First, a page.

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|Excerpts from Two Recent Books
Staff, 25 July 2015
People familiar with Turkey’s denialist strategy know a favorite Ankara tale is that the leaders of the Ottoman Empire deported the Armenians in 1915 because the latter were conspiring with the Russian Empire to dismantle the country and establish an independent Armenia. In the last two paragraphs of the chapter devoted to the Armenian Genocide, Eugene Rogan (“The Fall of the Ottomans”, Basic Books, 2015) looks at another aspect of the Young Turks’ plot.
“The bitter irony is that the annihilation of the Armenians and other Christian communities in no way improved the security of the Ottoman Empire. The Allies never mounted an attack on the Cilician coast to justify the deportation of Armenians there. The deportations actually undermined the Ottoman war effort in Mesopotamia when Armenians working on the Berlin-Baghdad railway were condemned to a death march.
"The extermination of Armenian communities in eastern Anatolia did nothing to protect the Caucasus from Russian invasion. Tsarist forces met little resistance in conquering the fortress town of Erzurum in February 1916. The Russian army swept through the Black Sea port of Trabzon and the market town of Erzincan later that year—defeats that could not be blamed on Armenian collaborators after the deportations.
“It was in the Dardanelles that, against the odds, the Ottomans succeeded in defending their territory against the combined armies of France, Britain, and the dominions through the courage and determination of the soldiers—not through the annihilation of minority communities.”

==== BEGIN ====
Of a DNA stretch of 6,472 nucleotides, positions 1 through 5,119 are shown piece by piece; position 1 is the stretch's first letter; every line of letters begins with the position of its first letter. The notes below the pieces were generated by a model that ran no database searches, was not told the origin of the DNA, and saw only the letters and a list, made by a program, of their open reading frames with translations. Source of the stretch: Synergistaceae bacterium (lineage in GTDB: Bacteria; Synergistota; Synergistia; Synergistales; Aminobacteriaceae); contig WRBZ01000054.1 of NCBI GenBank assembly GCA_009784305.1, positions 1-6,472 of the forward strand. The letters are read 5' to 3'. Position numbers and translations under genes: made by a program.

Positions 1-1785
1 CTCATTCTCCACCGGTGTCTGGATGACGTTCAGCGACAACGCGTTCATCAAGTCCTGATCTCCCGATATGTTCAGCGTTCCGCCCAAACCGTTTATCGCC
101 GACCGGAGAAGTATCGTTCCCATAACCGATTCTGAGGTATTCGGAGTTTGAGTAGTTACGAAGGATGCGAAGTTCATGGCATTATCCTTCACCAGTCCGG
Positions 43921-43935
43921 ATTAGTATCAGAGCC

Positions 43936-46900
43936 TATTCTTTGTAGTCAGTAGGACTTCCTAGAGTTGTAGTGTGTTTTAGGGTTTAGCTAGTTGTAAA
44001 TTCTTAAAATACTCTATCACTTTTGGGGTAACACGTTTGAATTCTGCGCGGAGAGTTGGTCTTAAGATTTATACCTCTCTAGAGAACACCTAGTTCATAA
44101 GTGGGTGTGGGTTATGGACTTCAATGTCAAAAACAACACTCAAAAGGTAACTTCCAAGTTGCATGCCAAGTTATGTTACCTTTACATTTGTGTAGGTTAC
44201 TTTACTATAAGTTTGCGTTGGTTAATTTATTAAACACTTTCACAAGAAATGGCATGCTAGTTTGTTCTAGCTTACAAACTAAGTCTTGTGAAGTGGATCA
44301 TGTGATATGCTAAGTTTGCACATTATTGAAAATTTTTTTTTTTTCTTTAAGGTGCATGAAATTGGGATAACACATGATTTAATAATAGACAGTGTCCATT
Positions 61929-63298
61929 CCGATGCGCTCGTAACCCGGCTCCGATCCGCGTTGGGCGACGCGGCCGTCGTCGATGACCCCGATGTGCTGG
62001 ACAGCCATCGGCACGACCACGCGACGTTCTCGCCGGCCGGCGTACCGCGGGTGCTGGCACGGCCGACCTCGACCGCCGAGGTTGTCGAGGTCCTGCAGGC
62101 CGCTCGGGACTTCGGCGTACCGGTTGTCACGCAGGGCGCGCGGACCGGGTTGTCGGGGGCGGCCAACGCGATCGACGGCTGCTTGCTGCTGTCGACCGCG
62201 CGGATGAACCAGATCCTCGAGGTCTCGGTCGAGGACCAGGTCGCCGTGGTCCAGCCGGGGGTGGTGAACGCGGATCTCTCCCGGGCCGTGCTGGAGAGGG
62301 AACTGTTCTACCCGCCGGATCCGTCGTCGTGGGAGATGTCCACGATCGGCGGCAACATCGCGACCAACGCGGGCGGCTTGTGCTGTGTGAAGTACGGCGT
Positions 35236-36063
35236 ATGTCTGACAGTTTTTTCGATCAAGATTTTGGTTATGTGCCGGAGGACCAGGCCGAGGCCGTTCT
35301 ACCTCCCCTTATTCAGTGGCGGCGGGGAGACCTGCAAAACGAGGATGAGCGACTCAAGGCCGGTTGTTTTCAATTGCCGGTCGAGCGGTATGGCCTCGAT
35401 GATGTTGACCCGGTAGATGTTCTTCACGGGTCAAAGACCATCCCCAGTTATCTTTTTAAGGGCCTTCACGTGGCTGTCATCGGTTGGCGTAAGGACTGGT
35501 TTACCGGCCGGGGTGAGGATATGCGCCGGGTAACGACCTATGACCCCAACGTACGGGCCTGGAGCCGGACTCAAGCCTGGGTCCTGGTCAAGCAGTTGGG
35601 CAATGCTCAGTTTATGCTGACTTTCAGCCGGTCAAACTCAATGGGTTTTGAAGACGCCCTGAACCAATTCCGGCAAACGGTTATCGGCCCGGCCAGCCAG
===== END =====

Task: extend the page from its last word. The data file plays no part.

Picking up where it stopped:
Rogan fails to mention that a significant portion of the Ottoman army at Gallipoli and elsewhere was composed of Arabs, Kurds, Armenians, Greeks, and Assyrians. When Ankara boasts about the rare Ottoman victory, the Ottoman army suddenly transforms into a Turkish army and the minorities are shunted into oblivion. Turkey and Turkish historians also minimize the key role played by German generals (particularly Otto Liman von Sanders) and numerous officers in the rare Ottoman army victory.
George Friedman, founder and chairman of Stratfor think tank which specializes in political, military and economic intelligence, has a new book titled "Flashpoints" where he focuses on the dangers Europe faces. Friedman, a neo-con who left Hungary in late '40s with his parents, is a long-time Turcophile. The Austin, Texas-based Cold Warrior promotes Stratfor as "the world's leading private intelligence company." Below are typical paragraphs from the chapter titled "Turkey on the Edge". Upper case by Keghart.com.
"Kurdistan is not Turkey's only flashpoint in the east. The other is Armenia. We visited a PLACE called Ani on the Turkish side of the border. It was the medieval capital of Armenia, the first Christian country in the world, and one that occupied eastern Turkey in the MIDDLE AGES. Ani sits on a flat, dry, and windy plateau across a river from Armenia. Turks are excavating the site, much to the anger of the Armenians. When the Ottoman Empire fell AND THE TURKS HAD TO DEFINE DEFENSIBLE BOUNDARIES, there was INEVITABLY ETHNIC CLEANSING, in which vast numbers Armenians were killed. The Armenians have not forgotten it. The Turks will not admit it, and THEY MAKE CLAIMS OF THEIR OWN ABOUT ARMENIAN BEHAVIOR. As in Europe, memories are long and a hundred years hardly counts. The ancient capital is in Turkish hands and Armenia can't do much about it."
A paragraph later, Friedman says: "A cousin of a friend in Istanbul met us in the town of Gole (pronounced Gole-ee), about an hour's drive from Kars..."
Throughout the chapter, Friedman tries to convince the reader that Turkey is a European country and has shaped European history as much as any European power did. "Its history was as much European as anyone else's".
In recent years Friedman has visited Azerbaijan but not Armenia.